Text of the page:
Stuffed & Pickled Red Shepherd’s Peppers

I’m sharing more inspiration from my summer vacation in Greece and again, from my parents’ corner of Greece, Florina. The folks in this area love their peppers and the appellation product known as “Piperies Florinis” begin to appear in the markets in August. Travel around the towns of Florina and you’ll see these peppers (here in Canada they are called red shepherd’s peppers) hanging outside of the homes to dry for use in the wintertime.

Agios Panteleimon, Florina

This is one way that people used to preserve summer’s goodness was by drying peppers in the sunny breeze and then simply reconstituting them in hot water. They can then be used for stuffing and other dishes during the winter.

Another way of preserving peppers is to roast them and bag them in zip lock bags and store in the freezer for future use. This is a more modern technique but today we’re going to show you another olden way, pickling the peppers.

I tried this peppers at my uncle’s when we sat together together and enjoyed some meze and Tsipouro (Greek grappa with anise). One of the meze were these pickled peppers stuffed with shredded cabbage, carrots, more red peppers, minced garlic and long thin European celery that we call ‘selino’.

They are seasoned with salt and fresh ground pepper and some sugar to help with the curing process of the filling. Red shepherd’s peppers are in season, you still have a chance to make this meze and in three weeks you will be able to taste Florina on your table.

Stuffed & Pickled Red Shepherd’s Peppers

(makes 8 large Mason jars)

approx. 32 red shepherd’s peppers, rinsed

2 heads of cabbage, shredded

6 carrots, shredded

4 cups of chopped selino (European celery)

6 shepherd’s peppers, shredded

12 cloves of garlic, minced

approx. 1/2 cup sugar (to taste)

approx. 1/2 cup coarse sea salt (to taste)

lots of fresh ground pepper

Pickling brine

5 cups of white wine vinegar
3/4 cup of pickling salt
15 cups of water
1/4 cup of vegetable oil

  1. Ensure your jars are very clean/sterilized. This page has lots of straight-forward info for you. Into a large pot, add all of your brine ingredients and bring up to a boil.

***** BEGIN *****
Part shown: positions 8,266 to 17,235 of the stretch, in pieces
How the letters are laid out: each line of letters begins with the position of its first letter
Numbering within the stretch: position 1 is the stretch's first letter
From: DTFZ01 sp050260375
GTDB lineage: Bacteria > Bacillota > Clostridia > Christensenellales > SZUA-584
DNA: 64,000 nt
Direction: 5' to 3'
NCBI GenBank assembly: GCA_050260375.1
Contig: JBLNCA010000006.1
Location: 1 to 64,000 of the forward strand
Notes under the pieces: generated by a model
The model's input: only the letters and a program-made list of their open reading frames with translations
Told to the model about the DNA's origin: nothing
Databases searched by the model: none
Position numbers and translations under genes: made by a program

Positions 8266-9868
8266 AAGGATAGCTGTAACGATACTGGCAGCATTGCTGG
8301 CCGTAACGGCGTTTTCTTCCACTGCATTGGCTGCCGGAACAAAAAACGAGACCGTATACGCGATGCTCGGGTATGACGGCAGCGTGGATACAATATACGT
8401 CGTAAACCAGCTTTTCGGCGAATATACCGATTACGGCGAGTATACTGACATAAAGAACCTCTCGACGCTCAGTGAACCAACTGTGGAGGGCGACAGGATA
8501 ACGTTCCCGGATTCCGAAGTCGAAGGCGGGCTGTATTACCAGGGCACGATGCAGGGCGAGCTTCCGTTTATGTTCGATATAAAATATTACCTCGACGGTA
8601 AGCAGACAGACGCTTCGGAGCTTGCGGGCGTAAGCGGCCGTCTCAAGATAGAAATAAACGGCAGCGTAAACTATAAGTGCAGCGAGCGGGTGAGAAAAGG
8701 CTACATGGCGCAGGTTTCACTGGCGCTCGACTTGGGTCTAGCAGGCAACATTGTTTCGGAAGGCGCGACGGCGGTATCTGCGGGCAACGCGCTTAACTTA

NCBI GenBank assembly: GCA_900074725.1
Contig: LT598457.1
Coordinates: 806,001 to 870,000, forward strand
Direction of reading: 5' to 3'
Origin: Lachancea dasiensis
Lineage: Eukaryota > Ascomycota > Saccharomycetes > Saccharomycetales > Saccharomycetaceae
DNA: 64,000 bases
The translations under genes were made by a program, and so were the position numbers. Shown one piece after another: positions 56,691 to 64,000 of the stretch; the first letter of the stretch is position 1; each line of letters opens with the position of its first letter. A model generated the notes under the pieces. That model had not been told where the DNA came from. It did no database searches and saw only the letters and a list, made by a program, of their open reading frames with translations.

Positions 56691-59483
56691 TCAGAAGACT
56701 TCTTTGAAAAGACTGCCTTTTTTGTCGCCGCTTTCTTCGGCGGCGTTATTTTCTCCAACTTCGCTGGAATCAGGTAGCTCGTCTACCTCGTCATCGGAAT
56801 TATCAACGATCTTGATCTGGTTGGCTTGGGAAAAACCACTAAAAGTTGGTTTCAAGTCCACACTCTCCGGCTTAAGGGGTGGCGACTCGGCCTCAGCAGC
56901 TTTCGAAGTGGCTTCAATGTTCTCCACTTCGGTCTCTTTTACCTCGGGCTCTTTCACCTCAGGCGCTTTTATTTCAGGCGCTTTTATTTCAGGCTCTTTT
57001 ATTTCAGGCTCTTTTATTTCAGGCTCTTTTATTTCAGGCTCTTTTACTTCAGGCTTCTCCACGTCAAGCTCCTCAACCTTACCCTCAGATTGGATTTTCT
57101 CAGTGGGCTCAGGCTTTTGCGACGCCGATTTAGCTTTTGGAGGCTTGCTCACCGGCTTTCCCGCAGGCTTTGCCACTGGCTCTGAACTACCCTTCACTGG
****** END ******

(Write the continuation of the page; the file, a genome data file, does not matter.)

2. In the meantime, all your vegetables and trim/remove the stems from the peppers. Cut around the stem of each pepper but leave a “hinge” in tact so that you may cover the stuffing later. In a large bowl, add the 6 peppers, shredded carrots, celery, garlic, ground pepper, sugar, salt and toss with your hands and allow to steep.
  3. Once your water has come to a boil, drop some peppers in batches and once the water returns to a boil, count 4 minutes and then remove them with a slotted spoon (this step allows the peppers to gain flexibility/easier to stuff and jar). Repeat until all peppers have been blanched.
  4. Reduce the heat of your brine to a simmer and cover while stuffing the peppers. Use your fingers to stuff the peppers and close with the pepper’s cap. Place the pepper into the jar and repeat (I set my jars on the counter horizontally so it’s easier to stuff).
  5. Repeat stuffing all the peppers and fit as many peppers as you can into the jar (I was able to fill four to a jar).
  6. Slip a thin stalk of selino into each jar and bring your brine back up to a boil. Now add the hot brine into each jar (not more than an inch from the mouth) and with a paper towel, wipe clean the mouth of each jar. Place the seals on each jar and tighten the metal screw bands. screw-caps on each jar.
  7. Within about half-hour you should hear a pop and that’s the sound of your jars correctly sealing. If a jar doesn’t seal, remove the lid and place in a pot of boiling water (the jar should be mostly covered in water) and boil for 5 minutes. Wipe around the mouth of the jar with paper towel and place a new seal on the jar and repeat.
  8. Store in a cool, dark spot (cellar) for at least three weeks before opening. Serve as part of a meze offering, as a side with Fakkes or Fassoulada soup.

© 2012,
Peter Minakis

. All rights reserved.

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8 Comments for “Stuffed & Pickled Red Shepherd’s Peppers”



I grew Shepherd peppers for the first time this summer and was surprised at the great harvest I had. Now I have something else to do with them. Looking forward to trying this.